For example, there are proposed requirements that permit the use of code-compliant fire alarm/voice communications systems for routine, frequent use, such as for paging, without requiring the approval of the authority having jurisdiction. The code will also have requirements that permit mass notification systems to use the same loudspeakers as alarm notification appliances on fire alarm/voice communications systems.

These changes provide the astute contractor with the guidance to assist colleges and universities to meet the requirements of the new law for future improvements to the fire safety systems. The goal of any college or university communications system is to disseminate information to the population throughout the campus. The objective of these systems is to allow the campus security personnel to provide real-time, actionable information to everyone on the campus. In addition, the new requirements spell out the required system interfaces between mass notification systems and the fire alarm system.

The proposed 2010 National Fire Alarm Code will require the system to be designed to ensure both the safety of the occupants and the transmission of some type of intelligible messages to those occupants during any adverse conditions. In all cases, the design must assign local building fire alarm operation the highest priority. This priority must include the fire alarm system’s own voice message. No other message may override this fire alarm message, except under certain circumstances, such as for emergency mass notification operation.

As one may expect, not all mass notification messages should take priority over the fire alarm messages. The proposed code suggests the development of messages using risk analysis and offers the following voice message priority suggestions:

1. “Live voice messages from qualified personnel on site should be the highest priority. Systems could permit microphone locations that are usable by non-emergency personnel, but those microphones should be disabled during emergency operations.”

2. “Automatic fire alarm messages/other high priority messages as determined by risk analysis criteria.”

3. “Message priority for emergency conditions such as severe weather warnings, gas leaks, chemical spills, and other hazardous conditions should be determined by risk analysis criteria.”

4. “Non-emergency messages, such as general announcements and time function signaling (work breaks, class change, etc.) should have the lowest priority.”

“In multi-building, campus, area or regional systems, local buildings could be controlled and overridden from a central control station. When the local fire alarm system is not in an alarm condition, the central control station can override without restriction. If a local system is active for any reason, the central control station should only be able to override if authorized personnel can determine the status of the local system. If the local fire alarm system is actively in alarm mode, it can only be overridden by a central control station where the interface meets all requirements of the proposed Code.”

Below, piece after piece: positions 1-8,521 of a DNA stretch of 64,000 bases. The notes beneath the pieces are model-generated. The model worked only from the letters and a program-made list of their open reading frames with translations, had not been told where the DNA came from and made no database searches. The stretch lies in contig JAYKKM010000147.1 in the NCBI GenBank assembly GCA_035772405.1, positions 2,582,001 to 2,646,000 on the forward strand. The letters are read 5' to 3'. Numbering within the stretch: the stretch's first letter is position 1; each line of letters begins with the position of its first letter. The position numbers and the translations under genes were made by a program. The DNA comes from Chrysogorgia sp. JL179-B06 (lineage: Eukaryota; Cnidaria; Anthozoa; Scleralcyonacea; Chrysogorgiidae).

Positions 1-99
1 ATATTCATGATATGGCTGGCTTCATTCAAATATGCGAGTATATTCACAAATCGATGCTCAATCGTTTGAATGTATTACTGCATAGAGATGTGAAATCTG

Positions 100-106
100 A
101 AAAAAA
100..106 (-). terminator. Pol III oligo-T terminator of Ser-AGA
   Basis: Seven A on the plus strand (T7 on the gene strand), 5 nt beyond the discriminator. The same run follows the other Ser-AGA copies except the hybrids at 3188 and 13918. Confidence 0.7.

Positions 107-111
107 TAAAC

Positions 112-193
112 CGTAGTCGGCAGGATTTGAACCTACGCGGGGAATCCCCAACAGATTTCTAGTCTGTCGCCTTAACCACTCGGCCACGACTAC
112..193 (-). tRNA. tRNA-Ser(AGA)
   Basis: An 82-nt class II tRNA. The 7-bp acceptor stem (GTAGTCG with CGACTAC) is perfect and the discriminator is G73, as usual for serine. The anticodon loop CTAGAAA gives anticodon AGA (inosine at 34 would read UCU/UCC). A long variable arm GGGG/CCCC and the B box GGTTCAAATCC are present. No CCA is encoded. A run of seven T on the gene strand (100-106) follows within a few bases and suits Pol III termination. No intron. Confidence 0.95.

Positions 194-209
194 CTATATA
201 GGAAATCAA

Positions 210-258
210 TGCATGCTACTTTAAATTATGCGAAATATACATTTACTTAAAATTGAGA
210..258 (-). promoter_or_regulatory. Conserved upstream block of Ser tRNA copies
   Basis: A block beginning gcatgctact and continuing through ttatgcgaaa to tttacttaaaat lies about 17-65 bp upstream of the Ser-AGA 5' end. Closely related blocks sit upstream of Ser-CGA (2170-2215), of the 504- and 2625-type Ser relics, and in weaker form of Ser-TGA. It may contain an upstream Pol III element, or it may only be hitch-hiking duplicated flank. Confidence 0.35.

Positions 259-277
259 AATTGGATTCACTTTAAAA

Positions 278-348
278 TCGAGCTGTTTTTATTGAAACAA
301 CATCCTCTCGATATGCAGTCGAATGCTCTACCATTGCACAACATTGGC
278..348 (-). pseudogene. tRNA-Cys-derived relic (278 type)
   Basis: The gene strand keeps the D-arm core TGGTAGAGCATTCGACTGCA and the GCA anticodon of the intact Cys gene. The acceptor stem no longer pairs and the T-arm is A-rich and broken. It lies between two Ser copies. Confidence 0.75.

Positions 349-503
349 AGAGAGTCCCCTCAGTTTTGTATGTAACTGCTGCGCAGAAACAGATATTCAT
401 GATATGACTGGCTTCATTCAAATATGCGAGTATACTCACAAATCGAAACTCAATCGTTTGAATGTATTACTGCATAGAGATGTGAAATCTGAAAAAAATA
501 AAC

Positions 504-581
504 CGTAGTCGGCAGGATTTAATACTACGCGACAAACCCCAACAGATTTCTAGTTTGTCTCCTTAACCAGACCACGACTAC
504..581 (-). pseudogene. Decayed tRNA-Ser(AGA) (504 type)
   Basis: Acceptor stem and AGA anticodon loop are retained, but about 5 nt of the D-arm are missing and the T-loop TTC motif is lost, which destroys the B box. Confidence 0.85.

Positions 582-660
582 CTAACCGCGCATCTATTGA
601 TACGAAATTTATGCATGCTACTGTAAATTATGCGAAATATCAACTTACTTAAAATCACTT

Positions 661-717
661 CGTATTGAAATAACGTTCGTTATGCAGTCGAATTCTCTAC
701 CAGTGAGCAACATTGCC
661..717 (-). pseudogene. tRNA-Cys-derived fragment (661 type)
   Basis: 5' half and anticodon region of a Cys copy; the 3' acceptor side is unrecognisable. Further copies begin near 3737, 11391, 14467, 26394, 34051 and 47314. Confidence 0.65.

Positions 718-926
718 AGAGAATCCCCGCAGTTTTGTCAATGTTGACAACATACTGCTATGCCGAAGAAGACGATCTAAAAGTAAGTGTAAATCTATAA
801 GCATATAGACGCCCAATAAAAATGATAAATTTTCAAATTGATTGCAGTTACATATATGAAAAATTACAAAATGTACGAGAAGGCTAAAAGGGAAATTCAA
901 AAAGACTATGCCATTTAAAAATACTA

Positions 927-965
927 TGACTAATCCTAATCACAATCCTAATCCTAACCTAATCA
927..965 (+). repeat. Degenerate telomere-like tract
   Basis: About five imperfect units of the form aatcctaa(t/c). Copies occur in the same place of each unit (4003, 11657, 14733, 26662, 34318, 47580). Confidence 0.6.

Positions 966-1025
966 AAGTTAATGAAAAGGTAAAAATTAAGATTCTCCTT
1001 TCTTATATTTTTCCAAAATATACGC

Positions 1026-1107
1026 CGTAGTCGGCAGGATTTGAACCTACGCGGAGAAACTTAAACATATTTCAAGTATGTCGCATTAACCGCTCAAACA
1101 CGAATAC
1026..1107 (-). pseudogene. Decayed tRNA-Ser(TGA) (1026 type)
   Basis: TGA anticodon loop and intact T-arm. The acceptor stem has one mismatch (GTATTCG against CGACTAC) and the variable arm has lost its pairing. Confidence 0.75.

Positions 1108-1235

It should be obvious that, in order for contractors to take advantage of these new opportunities, they have to increase their knowledge of communication systems beyond those used in the past for fire alarm/voice communications systems.

Typically, contractors do not have a strong communications systems background, so it will be imperative to obtain this specialized knowledge through training programs or an alliance with a sound and communications contractor.

Regardless of the economy, fire safety and security on college campuses will still be a priority. The contractor who takes the initiative to help college and university customers meet the requirements of the new law will continue to generate new business.

MOORE, a licensed fire protection engineer, frequent speaker and an expert in the life safety field, is a co-editor of the current National Fire Alarm Code Handbook. Moore is a principal with Hughes Associates Inc. at the Warwick, R.I., office.

About the Author

Wayne D. Moore

Fire/Life Safety Columnist
Wayne D. Moore, a licensed fire protection engineer, frequent speaker and an expert in the life safety field, is a principal member and past chair of NFPA 72, Chapter 24. Moore is a vice president with JENSEN HUGHES at the Warwick, R.I., office. He c...